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Quick Path to Legacy Digitization via Google Print?

Could the Google Print project be a fast track to digitizing the so-called legacy collection of Government Information?

That’s a thought that occurred to me while reading Joy Weese Moll’s excellent summary of a Google Print presentation at the ACRL conference in the May 2005 issue of Walt Crawford’s Cites and Insights.

Ms. Moll quotes John Price Wilkin from the University of Michigan library on how Google Print works for them:

John Price Wilkin, from the University of Michigan, began his presentation by stating, “Google has been a fantastic partner.” He confirmed that Google is using nondestructive methods of digitizing and that UM retains both the physical book and a digital copy, a preservation surrogate, of each book. Wilkin believes the primary responsibility of the library is to be the long term curator of the physical and digital material.

The University gets a digital copy, identified by barcode. The scan is 600 dpi for print and 300 dpi for color/grayscale. The library specified the naming convention. The files have Optical Character Recognition. The quality is at least as good as what the University of Michigan had been doing for years on their digitization projects.

The library can do whatever it likes with its digital copies. UM will put their copies on-line when they develop specialized tools that better serve the UM audience than the tools Google provides for a general audience.

As you may have heard, public domain materials (mostly pre-1923) will be displayed in full, while copyrighted material will have short excerpts displayed. During the Q&A for this session Ms. Moll notes that Google Print is aware that government publications are mostly public domain and plans some digitization of US government publications, though no specifics were offered.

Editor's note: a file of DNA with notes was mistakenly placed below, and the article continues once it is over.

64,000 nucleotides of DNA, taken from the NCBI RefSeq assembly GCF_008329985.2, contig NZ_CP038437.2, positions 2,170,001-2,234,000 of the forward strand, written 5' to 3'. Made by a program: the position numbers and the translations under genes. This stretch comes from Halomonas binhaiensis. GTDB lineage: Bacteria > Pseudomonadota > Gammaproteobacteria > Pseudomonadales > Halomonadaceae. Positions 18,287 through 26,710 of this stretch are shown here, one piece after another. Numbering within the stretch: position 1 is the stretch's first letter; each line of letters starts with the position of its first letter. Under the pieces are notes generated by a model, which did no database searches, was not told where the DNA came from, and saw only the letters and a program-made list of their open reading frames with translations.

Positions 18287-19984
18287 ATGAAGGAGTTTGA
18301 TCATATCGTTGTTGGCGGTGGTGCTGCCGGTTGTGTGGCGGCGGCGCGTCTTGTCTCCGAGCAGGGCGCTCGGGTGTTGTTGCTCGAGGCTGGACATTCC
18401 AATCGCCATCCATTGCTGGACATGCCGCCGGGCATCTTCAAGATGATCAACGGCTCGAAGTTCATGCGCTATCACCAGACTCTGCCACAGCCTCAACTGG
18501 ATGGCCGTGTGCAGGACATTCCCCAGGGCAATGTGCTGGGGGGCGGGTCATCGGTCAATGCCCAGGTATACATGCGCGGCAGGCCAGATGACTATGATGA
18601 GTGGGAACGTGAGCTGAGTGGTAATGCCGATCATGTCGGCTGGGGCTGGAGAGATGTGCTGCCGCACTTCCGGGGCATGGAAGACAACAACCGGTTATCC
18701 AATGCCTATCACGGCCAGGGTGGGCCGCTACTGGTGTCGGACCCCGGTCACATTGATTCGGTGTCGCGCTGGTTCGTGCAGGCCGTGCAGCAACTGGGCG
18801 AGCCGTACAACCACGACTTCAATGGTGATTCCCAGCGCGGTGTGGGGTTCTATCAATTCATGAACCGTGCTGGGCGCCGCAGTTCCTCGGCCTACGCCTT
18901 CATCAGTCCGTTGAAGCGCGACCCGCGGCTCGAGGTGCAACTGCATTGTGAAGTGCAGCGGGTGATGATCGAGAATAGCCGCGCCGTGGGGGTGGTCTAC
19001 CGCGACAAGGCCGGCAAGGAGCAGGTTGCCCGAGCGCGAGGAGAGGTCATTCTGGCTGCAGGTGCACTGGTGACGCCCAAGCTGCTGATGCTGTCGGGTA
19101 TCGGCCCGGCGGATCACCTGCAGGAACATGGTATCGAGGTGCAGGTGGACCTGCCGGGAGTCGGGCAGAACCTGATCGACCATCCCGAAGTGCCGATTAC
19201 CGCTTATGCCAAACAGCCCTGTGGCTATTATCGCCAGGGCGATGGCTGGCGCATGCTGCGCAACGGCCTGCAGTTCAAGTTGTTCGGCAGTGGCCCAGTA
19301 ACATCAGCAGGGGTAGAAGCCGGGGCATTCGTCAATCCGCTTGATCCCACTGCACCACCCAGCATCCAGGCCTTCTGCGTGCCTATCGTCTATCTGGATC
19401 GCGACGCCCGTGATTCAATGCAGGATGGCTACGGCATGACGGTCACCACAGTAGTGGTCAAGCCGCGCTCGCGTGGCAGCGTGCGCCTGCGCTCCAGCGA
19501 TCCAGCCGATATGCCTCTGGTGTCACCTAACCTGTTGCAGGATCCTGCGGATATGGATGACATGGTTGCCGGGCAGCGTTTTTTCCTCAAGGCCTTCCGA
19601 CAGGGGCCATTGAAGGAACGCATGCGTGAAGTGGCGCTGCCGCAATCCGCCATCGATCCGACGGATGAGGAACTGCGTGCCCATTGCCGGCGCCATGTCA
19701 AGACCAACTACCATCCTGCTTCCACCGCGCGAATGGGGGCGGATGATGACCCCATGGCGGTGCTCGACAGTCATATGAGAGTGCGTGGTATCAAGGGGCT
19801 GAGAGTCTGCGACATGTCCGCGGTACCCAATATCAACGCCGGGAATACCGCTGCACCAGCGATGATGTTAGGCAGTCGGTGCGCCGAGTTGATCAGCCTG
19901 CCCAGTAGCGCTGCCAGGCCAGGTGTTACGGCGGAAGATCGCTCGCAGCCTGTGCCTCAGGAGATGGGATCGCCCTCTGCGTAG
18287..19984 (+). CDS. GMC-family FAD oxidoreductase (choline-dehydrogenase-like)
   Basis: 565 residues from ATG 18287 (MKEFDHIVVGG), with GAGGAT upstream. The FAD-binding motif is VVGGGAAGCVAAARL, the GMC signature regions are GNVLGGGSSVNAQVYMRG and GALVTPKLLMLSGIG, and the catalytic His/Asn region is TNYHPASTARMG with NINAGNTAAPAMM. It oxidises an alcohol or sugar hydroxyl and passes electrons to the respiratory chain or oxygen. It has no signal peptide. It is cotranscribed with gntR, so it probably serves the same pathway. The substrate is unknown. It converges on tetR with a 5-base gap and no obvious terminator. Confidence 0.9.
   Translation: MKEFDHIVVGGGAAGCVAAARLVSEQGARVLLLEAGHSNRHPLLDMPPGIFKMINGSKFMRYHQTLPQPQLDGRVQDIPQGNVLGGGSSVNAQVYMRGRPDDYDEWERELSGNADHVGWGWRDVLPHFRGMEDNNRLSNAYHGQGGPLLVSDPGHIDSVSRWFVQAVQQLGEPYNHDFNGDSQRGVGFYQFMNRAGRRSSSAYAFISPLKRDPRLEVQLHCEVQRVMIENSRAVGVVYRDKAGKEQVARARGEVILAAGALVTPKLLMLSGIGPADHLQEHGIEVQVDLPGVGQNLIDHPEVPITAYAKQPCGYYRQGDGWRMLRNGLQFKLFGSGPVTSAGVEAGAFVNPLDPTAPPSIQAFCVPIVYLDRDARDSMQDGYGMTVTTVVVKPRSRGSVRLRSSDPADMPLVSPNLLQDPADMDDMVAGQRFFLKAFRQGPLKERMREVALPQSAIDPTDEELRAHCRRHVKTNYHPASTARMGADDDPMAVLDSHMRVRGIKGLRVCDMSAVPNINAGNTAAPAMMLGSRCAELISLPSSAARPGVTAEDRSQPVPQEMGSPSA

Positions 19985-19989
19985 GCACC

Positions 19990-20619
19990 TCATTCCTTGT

If a Regional or two partnered with Google on digitizing government publications, I think it would be a benefit to Google, the depository community and the Government Printing Office (GPO).

Google would benefit because they would have a rich body of current material which would allow them to fight the “what good is pre-1923 material in today’s world.”

The participating depositories would benefit because they would get digital files to do with as they wish AND they would be able to store the tangible copies for preservation.

GPO would benefit by being able to reassign staff from digitizing projects to the more urgent work of describing and preserving born digital materials.

What do you think? Leave me a comment.

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3 Comments

  1. I assumed that was the thinking behind the question about government documents.

    It looks like there will be a part 2 to that session–at ALA. This time, there will be representatives from several of the participating libraries. Maybe someone can ask how to get a regional involved.

    Google and Libraries: What’s in Store for Google Print and Google Scholar
    Monday, June 27, 1:30 pm – 3:30 pm

  2. Hi Joy,

    Thanks for stopping by and posting the information about the upcoming Google Print session at ALA. And again, for your summary that was printed in Cites & Insights.

    From your notes it wasn’t clear to me how much interest there was in govdocs as:

    Is Google aware that U.S. government publications in federal depository libraries are copyright free and will they be digitizing them?

    Yes and yes.

    Didn’t seem to indicate anything beyond “hmm, interesting possibility” to me. Glad to hear you find them more enthusiastic.

    ————————————
    “And besides all that, what we need is a decentralized, distributed system of depositing electronic files to local libraries willing to host them.” — Daniel Cornwall, tipping his hat to Cato the Elder for the original quote.

  3. There really wasn’t anything more. But, in the context, Google plans to digitize _everything_ at UMich, including the government documents. And they know enough to not apply their copyright protection to it. It would be wonderful to hear Grace York’s take on this….

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